Interesting paper by Peter Nelson, Digital Neural Amplification in Academic Letters, October 2021. It relies upon an earlier paper in which Nelson argued that paranoia developed as a means of survival and entailed telling ourselves stories (“self-stories”) which ascribed a threatening force even without clear empirical evidence.

This system works much better when the threats are closer at hand, in “far less complex social systems.” Before I continue, I am not quite sure that is an accurate evaluation of our ancestors. While we certainly live amidst far more human beings and find ourselves routinely affected by the conduct of people in countries we have never seen, I don’t think that is the only environment in which our ancestors lived. The common animist and polytheist worlds in which most people lived involve enormously complex environments with extremely powerful figures at work. Their intentions and behaviors are difficult to ascertain, and they are easily offended.

I recall the testimony of a man in the 20th century who had been born into such an animist polytheistic world. He explained what a fearful world he inhabited. But Nelson’s theory was based upon an evolutionary premise that a maladaptive behavior present in contemporary society must be the hold-over from an earlier adaptive behavior.

I do think his second theory, in Digital Neural Amplification is on much firmer ground because is based upon a world we have experienced. He explains that we tell ourselves stories about the world around, to explain the people and circumstances we meet.

When we are fearful, when our “danger alert system is activated”, the self stories reflect that fear. We begin to add paranoid element even without conscious awareness. The fear becomes part of the explanation. Thus, increasing stress and fear will cause us to incorporate ever increasing stress and fear into our “self-stories.”

In pre-social media world, we could gossip to regulate and correct our self-stories. We would vocalize our beliefs which would then be tested by another. Moreover, gossip could alert us to actual threats which might be present but unseen. In social media we receive the various reports coming from a thousand sources as would previously received gossip. But this social media gossip comes to us without the additional social cues and full knowledge of the source. What we receive is the bare communication given in apparent seriousness.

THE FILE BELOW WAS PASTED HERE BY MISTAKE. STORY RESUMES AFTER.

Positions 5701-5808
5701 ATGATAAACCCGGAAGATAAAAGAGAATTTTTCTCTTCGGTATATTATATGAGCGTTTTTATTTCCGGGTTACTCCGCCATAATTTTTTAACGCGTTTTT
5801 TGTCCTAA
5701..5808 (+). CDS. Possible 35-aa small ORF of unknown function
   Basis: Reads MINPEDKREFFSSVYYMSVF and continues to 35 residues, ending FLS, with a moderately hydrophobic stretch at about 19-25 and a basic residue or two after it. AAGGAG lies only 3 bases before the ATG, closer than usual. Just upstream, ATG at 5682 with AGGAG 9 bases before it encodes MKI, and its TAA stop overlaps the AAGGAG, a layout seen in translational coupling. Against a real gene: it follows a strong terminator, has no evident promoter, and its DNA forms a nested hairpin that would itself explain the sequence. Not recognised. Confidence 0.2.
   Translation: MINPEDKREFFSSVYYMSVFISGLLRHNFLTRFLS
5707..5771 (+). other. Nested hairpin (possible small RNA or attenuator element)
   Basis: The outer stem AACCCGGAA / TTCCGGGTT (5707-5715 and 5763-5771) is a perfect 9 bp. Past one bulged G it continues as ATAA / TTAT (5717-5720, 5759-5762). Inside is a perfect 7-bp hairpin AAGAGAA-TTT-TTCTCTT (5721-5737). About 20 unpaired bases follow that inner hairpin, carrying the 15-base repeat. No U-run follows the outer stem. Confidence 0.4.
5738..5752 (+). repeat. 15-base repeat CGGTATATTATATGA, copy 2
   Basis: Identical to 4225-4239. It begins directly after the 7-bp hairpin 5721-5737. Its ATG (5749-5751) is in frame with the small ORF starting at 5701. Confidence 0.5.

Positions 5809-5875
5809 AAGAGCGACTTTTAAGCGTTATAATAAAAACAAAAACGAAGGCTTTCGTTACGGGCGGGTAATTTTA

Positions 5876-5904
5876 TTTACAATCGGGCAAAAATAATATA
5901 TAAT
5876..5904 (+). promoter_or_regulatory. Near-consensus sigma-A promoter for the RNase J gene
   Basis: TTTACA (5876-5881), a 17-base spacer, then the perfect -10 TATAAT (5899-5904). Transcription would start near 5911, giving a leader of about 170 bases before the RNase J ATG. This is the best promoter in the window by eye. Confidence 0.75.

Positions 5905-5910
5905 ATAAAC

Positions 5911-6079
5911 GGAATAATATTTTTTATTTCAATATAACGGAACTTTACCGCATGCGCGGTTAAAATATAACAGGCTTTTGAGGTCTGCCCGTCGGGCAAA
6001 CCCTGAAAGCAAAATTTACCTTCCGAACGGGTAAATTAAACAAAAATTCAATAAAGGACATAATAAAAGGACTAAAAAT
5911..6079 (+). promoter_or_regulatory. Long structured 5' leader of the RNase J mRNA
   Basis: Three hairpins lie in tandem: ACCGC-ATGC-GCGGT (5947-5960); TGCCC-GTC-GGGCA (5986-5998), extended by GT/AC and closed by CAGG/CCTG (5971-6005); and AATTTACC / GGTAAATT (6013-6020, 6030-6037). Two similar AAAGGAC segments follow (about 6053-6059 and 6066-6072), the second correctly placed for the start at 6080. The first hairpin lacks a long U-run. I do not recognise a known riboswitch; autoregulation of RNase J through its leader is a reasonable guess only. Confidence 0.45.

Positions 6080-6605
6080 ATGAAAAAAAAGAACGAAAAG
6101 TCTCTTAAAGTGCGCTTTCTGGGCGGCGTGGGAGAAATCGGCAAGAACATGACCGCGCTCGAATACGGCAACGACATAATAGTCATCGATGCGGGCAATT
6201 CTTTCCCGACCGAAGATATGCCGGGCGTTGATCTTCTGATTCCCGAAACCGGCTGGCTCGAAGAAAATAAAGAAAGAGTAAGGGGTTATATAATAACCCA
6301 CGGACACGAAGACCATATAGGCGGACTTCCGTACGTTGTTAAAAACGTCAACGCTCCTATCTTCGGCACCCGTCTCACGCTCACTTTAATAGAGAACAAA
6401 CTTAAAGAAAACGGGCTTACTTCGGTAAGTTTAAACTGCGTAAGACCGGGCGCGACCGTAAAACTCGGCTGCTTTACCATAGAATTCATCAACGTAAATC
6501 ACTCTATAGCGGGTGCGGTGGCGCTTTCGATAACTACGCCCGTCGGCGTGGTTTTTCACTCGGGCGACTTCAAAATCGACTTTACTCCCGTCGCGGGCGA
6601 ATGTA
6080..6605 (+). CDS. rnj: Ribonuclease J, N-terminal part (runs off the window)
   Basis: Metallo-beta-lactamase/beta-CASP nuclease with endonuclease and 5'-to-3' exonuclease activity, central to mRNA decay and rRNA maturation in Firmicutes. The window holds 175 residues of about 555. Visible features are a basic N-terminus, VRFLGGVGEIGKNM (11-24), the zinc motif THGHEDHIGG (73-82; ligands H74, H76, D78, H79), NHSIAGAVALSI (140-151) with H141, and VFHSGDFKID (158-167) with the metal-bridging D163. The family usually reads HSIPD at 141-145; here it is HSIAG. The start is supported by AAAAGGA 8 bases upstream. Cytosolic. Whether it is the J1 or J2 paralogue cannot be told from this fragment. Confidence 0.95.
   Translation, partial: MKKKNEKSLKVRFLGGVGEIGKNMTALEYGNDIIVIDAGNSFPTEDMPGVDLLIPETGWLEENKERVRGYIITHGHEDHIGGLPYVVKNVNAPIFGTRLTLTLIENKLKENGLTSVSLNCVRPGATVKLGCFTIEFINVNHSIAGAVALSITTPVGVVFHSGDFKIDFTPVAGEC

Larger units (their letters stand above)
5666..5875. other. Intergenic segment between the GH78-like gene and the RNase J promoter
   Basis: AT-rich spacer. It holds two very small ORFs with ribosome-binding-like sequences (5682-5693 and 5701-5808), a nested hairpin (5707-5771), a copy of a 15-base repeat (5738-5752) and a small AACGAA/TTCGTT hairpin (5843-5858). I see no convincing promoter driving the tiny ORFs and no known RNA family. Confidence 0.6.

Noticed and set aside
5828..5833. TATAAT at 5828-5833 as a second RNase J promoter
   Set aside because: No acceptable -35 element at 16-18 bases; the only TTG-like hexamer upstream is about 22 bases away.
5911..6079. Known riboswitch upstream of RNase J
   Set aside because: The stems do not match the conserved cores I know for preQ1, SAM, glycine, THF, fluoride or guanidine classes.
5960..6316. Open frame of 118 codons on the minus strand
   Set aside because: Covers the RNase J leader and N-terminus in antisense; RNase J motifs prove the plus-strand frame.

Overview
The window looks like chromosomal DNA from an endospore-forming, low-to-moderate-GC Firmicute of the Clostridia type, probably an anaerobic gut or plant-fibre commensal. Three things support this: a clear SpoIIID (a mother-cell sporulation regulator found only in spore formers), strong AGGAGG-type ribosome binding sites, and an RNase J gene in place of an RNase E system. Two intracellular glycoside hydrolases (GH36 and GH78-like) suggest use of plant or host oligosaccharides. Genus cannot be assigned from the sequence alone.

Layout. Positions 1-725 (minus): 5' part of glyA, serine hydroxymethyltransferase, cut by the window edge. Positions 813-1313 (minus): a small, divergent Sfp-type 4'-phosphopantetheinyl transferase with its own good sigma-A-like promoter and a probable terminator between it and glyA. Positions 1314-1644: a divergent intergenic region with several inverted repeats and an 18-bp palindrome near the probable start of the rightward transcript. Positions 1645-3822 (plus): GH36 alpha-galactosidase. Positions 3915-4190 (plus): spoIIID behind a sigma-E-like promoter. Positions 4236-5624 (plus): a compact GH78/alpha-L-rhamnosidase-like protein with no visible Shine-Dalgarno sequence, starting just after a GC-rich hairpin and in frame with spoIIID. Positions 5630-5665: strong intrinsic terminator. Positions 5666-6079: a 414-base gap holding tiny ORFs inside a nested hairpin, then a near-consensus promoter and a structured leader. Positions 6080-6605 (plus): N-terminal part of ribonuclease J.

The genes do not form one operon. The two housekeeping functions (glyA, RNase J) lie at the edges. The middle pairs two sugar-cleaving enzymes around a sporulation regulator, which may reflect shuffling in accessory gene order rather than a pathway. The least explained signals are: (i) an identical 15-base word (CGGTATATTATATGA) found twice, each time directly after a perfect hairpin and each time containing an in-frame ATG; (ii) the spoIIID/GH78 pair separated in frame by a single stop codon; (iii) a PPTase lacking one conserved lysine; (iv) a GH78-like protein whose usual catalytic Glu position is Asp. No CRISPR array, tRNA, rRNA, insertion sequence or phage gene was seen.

These stories come to us in an overwhelming barrage which we cannot properly regulate and evaluate. The sheer number of such stories causes its own sense of fear and anxiety — which then causes one to create and to gravitate toward ever more similarly fearful stories.

The very nature of the medium creates the basis for the generation and perpetuation of paranoid explanations. As he writes,

The Facebook system, for example, intensifies the input into our paranoid ‘self-story’ production by increasing the rate of alerts and the perceptual complexity of the situation. This, in turn, drives the process into continuous looping for more input required to clarify and resolve the increasing cognitive dissonance caused by the variety, frequency, and ambiguity of input. A positive feedback loop is thus maintained as we are rewarded by incoming fragments offering partial resolution as well as being given ‘likes’ for our affirmative participation.

I would add that our inability to judge the value of the information is significantly increased by any number of cognitive limitations, or various cognitive biases, our inability to properly evaluate complex information.